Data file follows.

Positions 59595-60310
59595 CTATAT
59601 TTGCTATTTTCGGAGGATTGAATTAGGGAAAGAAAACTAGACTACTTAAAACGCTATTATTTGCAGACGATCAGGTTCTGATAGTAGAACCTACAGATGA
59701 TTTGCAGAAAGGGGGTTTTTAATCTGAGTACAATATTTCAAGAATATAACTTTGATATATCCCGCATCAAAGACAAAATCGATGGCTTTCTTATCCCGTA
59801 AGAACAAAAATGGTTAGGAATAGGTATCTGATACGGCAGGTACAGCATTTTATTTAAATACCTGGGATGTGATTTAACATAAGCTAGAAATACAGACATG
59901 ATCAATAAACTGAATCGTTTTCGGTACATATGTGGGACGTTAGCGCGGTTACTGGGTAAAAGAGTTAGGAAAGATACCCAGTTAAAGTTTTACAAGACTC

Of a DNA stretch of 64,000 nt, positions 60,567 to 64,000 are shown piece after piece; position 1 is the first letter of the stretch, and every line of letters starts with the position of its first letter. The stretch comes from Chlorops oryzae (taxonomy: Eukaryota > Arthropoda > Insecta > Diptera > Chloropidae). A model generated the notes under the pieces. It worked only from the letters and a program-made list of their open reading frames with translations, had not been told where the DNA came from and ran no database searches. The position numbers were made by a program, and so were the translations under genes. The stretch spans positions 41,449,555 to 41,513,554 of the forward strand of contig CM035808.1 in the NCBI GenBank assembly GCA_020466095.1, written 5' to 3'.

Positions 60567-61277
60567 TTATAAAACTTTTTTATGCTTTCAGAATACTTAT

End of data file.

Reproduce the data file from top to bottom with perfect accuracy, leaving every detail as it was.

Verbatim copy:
Positions 59595-60310
59595 CTATAT
59601 TTGCTATTTTCGGAGGATTGAATTAGGGAAAGAAAACTAGACTACTTAAAACGCTATTATTTGCAGACGATCAGGTTCTGATAGTAGAACCTACAGATGA
59701 TTTGCAGAAAGGGGGTTTTTAATCTGAGTACAATATTTCAAGAATATAACTTTGATATATCCCGCATCAAAGACAAAATCGATGGCTTTCTTATCCCGTA
59801 AGAACAAAAATGGTTAGGAATAGGTATCTGATACGGCAGGTACAGCATTTTATTTAAATACCTGGGATGTGATTTAACATAAGCTAGAAATACAGACATG
59901 ATCAATAAACTGAATCGTTTTCGGTACATATGTGGGACGTTAGCGCGGTTACTGGGTAAAAGAGTTAGGAAAGATACCCAGTTAAAGTTTTACAAGACTC

Of a DNA stretch of 64,000 nt, positions 60,567 to 64,000 are shown piece after piece; position 1 is the first letter of the stretch, and every line of letters starts with the position of its first letter. The stretch comes from Chlorops oryzae (taxonomy: Eukaryota > Arthropoda > Insecta > Diptera > Chloropidae). A model generated the notes under the pieces. It worked only from the letters and a program-made list of their open reading frames with translations, had not been told where the DNA came from and ran no database searches. The position numbers were made by a program, and so were the translations under genes. The stretch spans positions 41,449,555 to 41,513,554 of the forward strand of contig CM035808.1 in the NCBI GenBank assembly GCA_020466095.1, written 5' to 3'.

Positions 60567-61277
60567 TTATAAAACTTTTTTATGCTTTCAGAATACTTAT